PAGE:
Green Hydrogen from Waste: The Cheapest and Most Sustainable Way to Produce Hydrogen - India Renewable Energy Consulting – Solar, Biomass, Wind, Cleantech
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Green Hydrogen from Waste: The Cheapest and Most Sustainable Way to Produce Hydrogen

Here’s an article posted in Recharge News.

Here are the key takeaways from the article about the California-based startup Ways2H and its hydrogen-from-waste technology:

Hydrogen Production from Waste: Ways2H has developed technology to convert municipal solid waste (MSW), plastics, and hazardous medical waste into hydrogen. This provides an alternative to traditional green hydrogen production methods like electrolysis powered by wind or solar energy.

Cost Efficiency: The process touted by Ways2H is reportedly cheaper than the current costs of green hydrogen, which is derived from renewables. The CEO of Ways2H, Jean-Louis Kindler, states they can produce hydrogen at around $5 per kilogram, potentially reducing to $3 within five years, compared to $11-16 per kg for green hydrogen.

Tipping Fees as Revenue: A significant aspect of Ways2H’s cost structure is the revenue from tipping fees paid by municipalities for waste removal. These fees help offset the costs of hydrogen production.

Continuous Operation: Unlike renewable energy sources which may be intermittent, Ways2H’s facilities can operate continuously throughout the year, enhancing production efficiency and reducing costs.

Carbon-Negative Potential: The company aims to capture and store carbon produced in the hydrogen generation process, making it a carbon-negative solution. This could have significant environmental benefits, particularly in reducing methane emissions from landfill waste.

Versatile and Scalable Solutions: Ways2H offers both mobile and stationary solutions for hydrogen production. Their mobile units can fit inside shipping containers, making them adaptable and easy to deploy.

International Expansion and Partnerships: Ways2H is working on expanding internationally, with plans for commercial pilot projects in California, Japan, and South America, and discussions for developing projects that convert medical waste into hydrogen.

Strategic Use of Electricity: The CEO suggests prioritizing electricity from renewable sources for direct uses, like charging electric vehicles, rather than producing hydrogen, making waste-to-hydrogen an attractive option for areas with less potential for large-scale renewable energy installations.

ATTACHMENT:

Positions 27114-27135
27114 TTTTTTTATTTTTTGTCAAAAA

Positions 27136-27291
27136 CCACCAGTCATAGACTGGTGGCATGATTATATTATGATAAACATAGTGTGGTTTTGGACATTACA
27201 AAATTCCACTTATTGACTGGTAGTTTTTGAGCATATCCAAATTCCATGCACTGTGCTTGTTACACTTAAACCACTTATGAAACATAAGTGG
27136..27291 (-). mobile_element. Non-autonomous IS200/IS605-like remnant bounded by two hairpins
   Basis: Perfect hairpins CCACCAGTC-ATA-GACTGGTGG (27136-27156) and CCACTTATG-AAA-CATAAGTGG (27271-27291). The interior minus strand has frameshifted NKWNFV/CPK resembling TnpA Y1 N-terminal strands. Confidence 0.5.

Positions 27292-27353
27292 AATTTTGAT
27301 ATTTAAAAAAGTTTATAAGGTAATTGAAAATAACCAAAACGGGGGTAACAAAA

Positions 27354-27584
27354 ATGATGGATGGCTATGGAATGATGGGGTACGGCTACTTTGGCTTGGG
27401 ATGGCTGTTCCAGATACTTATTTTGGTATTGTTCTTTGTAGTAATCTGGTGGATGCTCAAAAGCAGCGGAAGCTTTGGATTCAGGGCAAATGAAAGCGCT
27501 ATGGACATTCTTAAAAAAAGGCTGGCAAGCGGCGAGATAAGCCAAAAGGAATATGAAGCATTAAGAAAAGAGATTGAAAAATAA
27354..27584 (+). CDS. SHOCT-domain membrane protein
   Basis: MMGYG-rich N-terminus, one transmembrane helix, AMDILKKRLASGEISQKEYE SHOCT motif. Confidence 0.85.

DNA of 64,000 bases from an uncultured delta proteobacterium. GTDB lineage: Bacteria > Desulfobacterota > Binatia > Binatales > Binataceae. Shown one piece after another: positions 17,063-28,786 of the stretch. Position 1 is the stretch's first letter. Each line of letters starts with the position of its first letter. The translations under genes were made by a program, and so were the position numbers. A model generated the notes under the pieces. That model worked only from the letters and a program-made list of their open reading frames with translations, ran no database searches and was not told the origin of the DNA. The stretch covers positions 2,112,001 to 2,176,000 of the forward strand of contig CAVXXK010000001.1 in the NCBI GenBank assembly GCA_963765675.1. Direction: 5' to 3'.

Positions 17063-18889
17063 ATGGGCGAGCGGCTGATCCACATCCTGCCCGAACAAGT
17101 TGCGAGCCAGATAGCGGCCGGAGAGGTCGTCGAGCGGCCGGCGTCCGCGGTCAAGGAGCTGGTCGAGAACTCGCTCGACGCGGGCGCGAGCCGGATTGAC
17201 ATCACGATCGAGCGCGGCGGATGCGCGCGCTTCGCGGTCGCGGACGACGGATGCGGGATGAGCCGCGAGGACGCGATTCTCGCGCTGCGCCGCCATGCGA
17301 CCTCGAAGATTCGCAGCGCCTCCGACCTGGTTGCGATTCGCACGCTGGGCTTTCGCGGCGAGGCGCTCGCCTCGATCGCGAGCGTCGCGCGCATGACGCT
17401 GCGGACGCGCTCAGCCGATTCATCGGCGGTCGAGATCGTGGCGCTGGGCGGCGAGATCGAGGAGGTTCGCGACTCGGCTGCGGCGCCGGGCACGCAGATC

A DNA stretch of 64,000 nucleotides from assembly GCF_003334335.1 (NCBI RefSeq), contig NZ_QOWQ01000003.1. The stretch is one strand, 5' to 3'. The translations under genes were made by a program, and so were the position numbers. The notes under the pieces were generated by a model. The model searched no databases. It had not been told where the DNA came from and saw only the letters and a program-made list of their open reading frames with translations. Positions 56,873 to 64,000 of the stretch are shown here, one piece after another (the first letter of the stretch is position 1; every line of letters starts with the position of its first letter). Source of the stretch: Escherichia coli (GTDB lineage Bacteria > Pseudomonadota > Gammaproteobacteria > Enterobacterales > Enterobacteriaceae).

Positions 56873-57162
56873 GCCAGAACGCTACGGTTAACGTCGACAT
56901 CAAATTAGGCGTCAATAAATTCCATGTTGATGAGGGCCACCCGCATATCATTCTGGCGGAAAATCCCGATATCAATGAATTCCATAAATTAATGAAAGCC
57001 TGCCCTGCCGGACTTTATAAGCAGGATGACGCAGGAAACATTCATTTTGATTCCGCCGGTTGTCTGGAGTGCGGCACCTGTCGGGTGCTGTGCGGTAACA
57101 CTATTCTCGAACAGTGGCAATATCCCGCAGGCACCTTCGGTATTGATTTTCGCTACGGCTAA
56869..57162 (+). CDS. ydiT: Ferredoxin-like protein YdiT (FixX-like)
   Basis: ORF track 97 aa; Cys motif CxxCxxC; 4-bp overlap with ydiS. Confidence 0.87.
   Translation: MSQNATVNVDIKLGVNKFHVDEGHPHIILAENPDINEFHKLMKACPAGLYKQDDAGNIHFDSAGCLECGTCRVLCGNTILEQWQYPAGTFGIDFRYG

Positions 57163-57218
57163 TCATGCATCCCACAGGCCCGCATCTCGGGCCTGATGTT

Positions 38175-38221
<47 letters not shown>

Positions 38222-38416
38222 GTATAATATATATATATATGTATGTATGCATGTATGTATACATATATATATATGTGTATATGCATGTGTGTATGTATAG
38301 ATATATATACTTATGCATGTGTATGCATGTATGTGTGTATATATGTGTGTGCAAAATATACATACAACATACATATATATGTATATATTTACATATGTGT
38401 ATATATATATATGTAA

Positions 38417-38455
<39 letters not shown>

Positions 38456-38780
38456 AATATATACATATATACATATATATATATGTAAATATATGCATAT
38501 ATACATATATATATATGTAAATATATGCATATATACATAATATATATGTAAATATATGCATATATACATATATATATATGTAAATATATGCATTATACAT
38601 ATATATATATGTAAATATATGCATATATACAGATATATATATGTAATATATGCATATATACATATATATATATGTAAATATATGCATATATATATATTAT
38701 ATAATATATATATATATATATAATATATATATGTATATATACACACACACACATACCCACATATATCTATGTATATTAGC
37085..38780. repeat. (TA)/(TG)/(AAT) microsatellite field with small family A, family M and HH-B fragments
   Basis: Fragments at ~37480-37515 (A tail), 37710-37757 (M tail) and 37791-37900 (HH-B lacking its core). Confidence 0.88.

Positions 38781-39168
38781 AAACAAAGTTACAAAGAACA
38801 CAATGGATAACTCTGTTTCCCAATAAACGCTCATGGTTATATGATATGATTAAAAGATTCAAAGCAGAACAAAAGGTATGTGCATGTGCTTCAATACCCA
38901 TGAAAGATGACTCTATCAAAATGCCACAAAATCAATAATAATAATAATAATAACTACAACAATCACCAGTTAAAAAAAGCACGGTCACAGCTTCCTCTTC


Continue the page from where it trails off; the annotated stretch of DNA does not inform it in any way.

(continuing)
This innovative approach to hydrogen production not only addresses the cost and scalability challenges associated with green hydrogen but also contributes to waste reduction and carbon capture, aligning with broader environmental goals.

Here we have some interesting questions related the above post:

How might the lower cost of producing hydrogen from waste influence the adoption of hydrogen technologies in various industries?

How does converting waste to hydrogen address methane emissions from landfills, and what are the potential environmental impacts of scaling up this technology?

What are the main challenges in scaling up hydrogen production from waste, and how does Ways2H plan to address these to meet demand for clean hydrogen?

Interestingly, we have some other posts related to this content:

  1. Hydrogen Production with Plastic Waste: FusionOne Technology
    • FusionOne technology converts plastic waste into hydrogen fuel by breaking it down into chemical components1.
  2. Pune’s Green Hydrogen: Waste-to-Hydrogen Project Launched
    • India’s first waste-to-hydrogen project in Pune aims to manage waste and lower emissions using green hydrogen, a partnership between Pune Municipal Corporation and The Green Billions.

About Narasimhan Santhanam (Narsi)

Narsi, a Director at EAI, Co-founded one of India's first climate tech consulting firm in 2008.

Since then, he has assisted over 250 Indian and International firms, across many climate tech domain Solar, Bio-energy, Green hydrogen, E-Mobility, Green Chemicals.

Narsi works closely with senior and top management corporates and helps then devise strategy and go-to-market plans to benefit from the fast growing Indian Climate tech market.


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